Orange is the new red
Orange is the new red for California schools, writes New America’s Conor Williams in The 74.
Twice as many schools fell in the bottom (red) tier of the state’s Trivial Pursuit-inspired accountability dashboard this year. It could have been “a signal that California needs to do a whole lot more to improve how its schools serve students,” he writes. Instead, the state tweaked the dashboard to move reds to orange and boost the number of greens and blues.
The move “appears to subvert the accountability system and risks undermining public confidence,” complained the Equity Coalition in a letter.
“California, Idaho, and North Dakota . . . rely on proficiency rates, don’t emphasize student growth, and propose using a dashboard-like approach with myriad data points and no bottom line for reporting school quality to parents, beyond identifying their very worst schools, as required by federal law,” complains Fordham.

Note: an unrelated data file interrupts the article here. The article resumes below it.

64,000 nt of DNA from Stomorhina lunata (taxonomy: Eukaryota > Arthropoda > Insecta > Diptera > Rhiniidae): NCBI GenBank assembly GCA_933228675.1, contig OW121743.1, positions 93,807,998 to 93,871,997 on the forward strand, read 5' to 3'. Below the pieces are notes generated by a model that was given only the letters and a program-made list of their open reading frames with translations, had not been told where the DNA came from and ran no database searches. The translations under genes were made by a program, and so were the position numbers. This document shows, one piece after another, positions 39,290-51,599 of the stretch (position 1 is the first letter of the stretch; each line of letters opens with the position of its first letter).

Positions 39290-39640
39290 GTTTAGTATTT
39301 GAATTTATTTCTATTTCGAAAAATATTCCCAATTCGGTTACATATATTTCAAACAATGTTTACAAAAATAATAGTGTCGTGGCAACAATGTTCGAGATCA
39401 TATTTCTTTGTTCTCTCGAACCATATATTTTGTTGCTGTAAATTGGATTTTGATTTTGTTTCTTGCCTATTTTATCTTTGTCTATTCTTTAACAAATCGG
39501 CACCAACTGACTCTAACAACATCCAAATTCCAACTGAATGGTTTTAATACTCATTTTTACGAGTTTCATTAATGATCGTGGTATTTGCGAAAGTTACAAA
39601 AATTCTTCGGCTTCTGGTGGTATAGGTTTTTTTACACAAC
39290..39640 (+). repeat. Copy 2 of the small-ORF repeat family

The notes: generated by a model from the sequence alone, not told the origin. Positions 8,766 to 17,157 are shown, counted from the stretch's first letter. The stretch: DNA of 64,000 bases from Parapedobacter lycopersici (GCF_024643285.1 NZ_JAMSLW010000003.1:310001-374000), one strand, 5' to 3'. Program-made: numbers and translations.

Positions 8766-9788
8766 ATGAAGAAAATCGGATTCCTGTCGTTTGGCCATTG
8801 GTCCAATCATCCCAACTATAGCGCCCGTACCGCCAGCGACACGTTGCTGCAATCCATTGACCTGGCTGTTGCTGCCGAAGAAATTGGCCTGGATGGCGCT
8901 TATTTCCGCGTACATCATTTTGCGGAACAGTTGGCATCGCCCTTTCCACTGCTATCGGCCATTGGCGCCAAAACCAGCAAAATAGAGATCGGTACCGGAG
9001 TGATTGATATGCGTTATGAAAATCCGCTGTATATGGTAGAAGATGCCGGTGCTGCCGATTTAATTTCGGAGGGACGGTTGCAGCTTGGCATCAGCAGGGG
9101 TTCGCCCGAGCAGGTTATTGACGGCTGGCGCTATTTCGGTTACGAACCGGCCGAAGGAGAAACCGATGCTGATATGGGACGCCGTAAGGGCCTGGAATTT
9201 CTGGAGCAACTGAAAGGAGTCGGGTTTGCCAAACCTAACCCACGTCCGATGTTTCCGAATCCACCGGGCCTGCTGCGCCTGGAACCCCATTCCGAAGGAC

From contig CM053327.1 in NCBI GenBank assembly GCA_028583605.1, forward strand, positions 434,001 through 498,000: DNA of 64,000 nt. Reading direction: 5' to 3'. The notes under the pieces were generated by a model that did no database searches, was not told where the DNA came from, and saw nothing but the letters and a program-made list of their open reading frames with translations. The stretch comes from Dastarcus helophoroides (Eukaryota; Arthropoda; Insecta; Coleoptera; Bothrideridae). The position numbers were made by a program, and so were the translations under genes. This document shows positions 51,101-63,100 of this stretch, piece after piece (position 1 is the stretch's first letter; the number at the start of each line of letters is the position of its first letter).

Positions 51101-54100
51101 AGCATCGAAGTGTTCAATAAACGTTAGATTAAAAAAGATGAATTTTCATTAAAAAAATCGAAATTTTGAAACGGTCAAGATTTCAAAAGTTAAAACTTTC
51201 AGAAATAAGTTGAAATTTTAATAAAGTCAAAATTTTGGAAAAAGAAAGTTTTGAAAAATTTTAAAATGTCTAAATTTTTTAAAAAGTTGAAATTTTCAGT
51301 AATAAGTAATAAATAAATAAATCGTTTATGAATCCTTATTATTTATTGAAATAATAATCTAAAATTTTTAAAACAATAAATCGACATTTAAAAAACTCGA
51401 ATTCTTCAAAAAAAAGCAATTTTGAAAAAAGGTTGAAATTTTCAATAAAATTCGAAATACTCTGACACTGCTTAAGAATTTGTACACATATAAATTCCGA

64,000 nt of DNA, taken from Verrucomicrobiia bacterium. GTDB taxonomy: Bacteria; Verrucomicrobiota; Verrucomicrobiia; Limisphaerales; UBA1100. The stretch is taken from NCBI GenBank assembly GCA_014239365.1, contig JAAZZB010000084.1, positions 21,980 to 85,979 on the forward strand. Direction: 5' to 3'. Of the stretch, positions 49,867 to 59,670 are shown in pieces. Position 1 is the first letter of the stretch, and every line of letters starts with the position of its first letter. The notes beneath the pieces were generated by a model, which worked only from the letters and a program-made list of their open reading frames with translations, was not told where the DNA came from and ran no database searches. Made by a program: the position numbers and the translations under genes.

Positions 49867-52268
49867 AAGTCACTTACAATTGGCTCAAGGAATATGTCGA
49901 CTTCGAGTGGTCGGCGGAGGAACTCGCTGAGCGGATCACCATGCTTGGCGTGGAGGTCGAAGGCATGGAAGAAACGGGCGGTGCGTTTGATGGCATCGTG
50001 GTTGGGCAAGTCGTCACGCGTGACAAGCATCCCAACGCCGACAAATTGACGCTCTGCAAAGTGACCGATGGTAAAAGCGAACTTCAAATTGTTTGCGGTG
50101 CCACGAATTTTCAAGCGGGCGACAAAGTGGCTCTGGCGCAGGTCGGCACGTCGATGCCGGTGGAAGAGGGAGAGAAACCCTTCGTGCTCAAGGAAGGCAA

Twenty-one of the 51 school rating systems are “good or great,” according to Rating the ratings. Arizona, Arkansas, Colorado, Georgia, Illinois, New Hampshire, Oklahoma, and Washington are the best.
On Dropout Nation, RiShawn Biddle disagrees that most ratings systems are strong.
As Bellwether Education Partners notes in its review of state ESSA plans, the addition of multiple measures of district and school performance (including chronic absenteeism indexes that aren’t broken down by subgroup) means that the rating systems will likely be a muddle that ends up hiding how well or poorly school operators are serving children. Another problem: Many states are using super-subgroups that . . . lump children of different backgrounds into one category. . . . (That) hides a district’s failure to help the worst-served children succeed and thus, allows it to not address its failures.
Furthermore, Biddle doesn’t believe that “transparency suffices as a tool for accountability and, ultimately, holding school operators (and ultimately, states) responsible for fulfilling their obligation to help children succeed.”
If schools failure to educate students, what are the consequences?